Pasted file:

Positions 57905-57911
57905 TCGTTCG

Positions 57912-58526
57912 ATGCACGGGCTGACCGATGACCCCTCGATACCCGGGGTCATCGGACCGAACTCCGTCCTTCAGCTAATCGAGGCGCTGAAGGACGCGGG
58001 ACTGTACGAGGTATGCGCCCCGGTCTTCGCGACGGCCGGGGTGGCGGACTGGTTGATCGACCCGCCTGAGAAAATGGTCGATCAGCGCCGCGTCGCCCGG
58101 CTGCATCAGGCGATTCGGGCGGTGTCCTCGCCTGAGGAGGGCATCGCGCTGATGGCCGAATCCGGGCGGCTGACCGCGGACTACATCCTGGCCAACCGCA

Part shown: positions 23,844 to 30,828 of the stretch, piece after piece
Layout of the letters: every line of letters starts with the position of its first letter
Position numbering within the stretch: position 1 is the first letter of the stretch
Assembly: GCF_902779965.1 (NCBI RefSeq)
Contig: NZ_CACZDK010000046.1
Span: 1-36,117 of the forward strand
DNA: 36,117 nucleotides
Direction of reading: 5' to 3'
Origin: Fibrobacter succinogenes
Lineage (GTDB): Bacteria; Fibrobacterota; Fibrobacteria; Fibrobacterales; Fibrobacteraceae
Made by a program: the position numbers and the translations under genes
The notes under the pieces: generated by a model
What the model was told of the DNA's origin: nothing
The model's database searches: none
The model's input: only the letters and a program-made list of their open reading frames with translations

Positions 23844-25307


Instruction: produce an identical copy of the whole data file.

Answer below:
Positions 57905-57911
57905 TCGTTCG

Positions 57912-58526
57912 ATGCACGGGCTGACCGATGACCCCTCGATACCCGGGGTCATCGGACCGAACTCCGTCCTTCAGCTAATCGAGGCGCTGAAGGACGCGGG
58001 ACTGTACGAGGTATGCGCCCCGGTCTTCGCGACGGCCGGGGTGGCGGACTGGTTGATCGACCCGCCTGAGAAAATGGTCGATCAGCGCCGCGTCGCCCGG
58101 CTGCATCAGGCGATTCGGGCGGTGTCCTCGCCTGAGGAGGGCATCGCGCTGATGGCCGAATCCGGGCGGCTGACCGCGGACTACATCCTGGCCAACCGCA

Part shown: positions 23,844 to 30,828 of the stretch, piece after piece
Layout of the letters: every line of letters starts with the position of its first letter
Position numbering within the stretch: position 1 is the first letter of the stretch
Assembly: GCF_902779965.1 (NCBI RefSeq)
Contig: NZ_CACZDK010000046.1
Span: 1-36,117 of the forward strand
DNA: 36,117 nucleotides
Direction of reading: 5' to 3'
Origin: Fibrobacter succinogenes
Lineage (GTDB): Bacteria; Fibrobacterota; Fibrobacteria; Fibrobacterales; Fibrobacteraceae
Made by a program: the position numbers and the translations under genes
The notes under the pieces: generated by a model
What the model was told of the DNA's origin: nothing
The model's database searches: none
The model's input: only the letters and a program-made list of their open reading frames with translations

Positions 23844-25307